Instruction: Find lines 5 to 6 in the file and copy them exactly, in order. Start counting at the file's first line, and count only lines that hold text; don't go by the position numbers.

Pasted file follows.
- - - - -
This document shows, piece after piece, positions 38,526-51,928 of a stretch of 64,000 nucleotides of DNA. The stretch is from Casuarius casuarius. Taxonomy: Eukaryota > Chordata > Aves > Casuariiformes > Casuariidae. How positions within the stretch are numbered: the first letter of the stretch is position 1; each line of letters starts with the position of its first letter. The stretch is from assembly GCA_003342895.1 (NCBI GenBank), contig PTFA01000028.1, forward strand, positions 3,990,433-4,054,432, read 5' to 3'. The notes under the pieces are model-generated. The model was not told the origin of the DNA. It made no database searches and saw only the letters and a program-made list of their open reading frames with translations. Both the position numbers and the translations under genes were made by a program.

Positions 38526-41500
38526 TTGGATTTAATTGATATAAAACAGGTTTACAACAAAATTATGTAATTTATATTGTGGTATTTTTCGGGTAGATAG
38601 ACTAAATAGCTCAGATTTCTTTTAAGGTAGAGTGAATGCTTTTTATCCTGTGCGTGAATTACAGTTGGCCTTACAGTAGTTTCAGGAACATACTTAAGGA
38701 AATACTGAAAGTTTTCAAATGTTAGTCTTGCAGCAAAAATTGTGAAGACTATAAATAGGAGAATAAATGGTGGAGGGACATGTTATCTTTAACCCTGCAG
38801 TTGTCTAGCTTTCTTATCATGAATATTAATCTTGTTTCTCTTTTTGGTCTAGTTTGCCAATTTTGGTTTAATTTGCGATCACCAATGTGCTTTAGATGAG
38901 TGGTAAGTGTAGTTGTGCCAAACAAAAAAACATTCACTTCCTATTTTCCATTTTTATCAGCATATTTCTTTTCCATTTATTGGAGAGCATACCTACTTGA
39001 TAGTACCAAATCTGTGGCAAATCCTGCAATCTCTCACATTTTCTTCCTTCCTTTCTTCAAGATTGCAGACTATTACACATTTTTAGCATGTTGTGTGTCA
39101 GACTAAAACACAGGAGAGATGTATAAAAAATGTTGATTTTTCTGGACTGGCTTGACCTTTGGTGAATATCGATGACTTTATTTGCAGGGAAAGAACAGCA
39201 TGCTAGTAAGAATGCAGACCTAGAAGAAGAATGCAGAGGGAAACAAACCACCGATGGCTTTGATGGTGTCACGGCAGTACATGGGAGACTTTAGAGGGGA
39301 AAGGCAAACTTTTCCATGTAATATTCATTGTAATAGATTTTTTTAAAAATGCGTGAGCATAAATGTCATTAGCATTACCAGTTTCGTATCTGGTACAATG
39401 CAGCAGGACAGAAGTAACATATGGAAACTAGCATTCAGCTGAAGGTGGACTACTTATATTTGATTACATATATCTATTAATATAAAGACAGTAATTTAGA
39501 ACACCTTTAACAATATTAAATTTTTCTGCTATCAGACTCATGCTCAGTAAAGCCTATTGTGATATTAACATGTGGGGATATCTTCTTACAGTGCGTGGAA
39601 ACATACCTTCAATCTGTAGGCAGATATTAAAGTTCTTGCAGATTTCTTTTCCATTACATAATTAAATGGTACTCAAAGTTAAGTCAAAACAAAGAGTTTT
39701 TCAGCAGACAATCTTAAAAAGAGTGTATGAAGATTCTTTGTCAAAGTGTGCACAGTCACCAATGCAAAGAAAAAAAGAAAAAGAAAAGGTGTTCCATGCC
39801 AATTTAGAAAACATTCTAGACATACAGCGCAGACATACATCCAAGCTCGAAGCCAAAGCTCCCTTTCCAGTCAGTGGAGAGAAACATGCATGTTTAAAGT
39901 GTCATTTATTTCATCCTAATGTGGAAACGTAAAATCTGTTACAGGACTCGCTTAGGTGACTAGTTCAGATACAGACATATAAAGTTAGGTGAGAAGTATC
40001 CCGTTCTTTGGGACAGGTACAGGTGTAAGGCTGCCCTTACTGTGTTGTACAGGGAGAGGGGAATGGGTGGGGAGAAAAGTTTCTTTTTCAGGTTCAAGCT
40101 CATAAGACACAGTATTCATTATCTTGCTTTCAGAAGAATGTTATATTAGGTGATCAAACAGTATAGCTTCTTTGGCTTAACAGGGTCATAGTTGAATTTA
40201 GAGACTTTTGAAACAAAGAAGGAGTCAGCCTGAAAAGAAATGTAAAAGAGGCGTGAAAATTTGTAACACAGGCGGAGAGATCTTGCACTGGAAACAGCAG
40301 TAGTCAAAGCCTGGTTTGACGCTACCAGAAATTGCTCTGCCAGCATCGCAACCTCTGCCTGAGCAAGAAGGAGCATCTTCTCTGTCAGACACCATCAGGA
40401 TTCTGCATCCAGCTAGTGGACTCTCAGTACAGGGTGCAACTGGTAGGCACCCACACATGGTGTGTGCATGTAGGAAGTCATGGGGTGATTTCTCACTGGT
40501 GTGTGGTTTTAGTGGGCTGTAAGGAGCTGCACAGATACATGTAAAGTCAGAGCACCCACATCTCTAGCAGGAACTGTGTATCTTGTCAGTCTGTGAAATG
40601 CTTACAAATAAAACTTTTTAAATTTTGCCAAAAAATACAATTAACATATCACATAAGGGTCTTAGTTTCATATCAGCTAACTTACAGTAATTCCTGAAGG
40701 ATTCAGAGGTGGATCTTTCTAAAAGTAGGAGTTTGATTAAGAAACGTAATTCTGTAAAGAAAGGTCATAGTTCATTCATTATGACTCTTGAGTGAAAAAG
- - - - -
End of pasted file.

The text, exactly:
38701 AATACTGAAAGTTTTCAAATGTTAGTCTTGCAGCAAAAATTGTGAAGACTATAAATAGGAGAATAAATGGTGGAGGGACATGTTATCTTTAACCCTGCAG
38801 TTGTCTAGCTTTCTTATCATGAATATTAATCTTGTTTCTCTTTTTGGTCTAGTTTGCCAATTTTGGTTTAATTTGCGATCACCAATGTGCTTTAGATGAG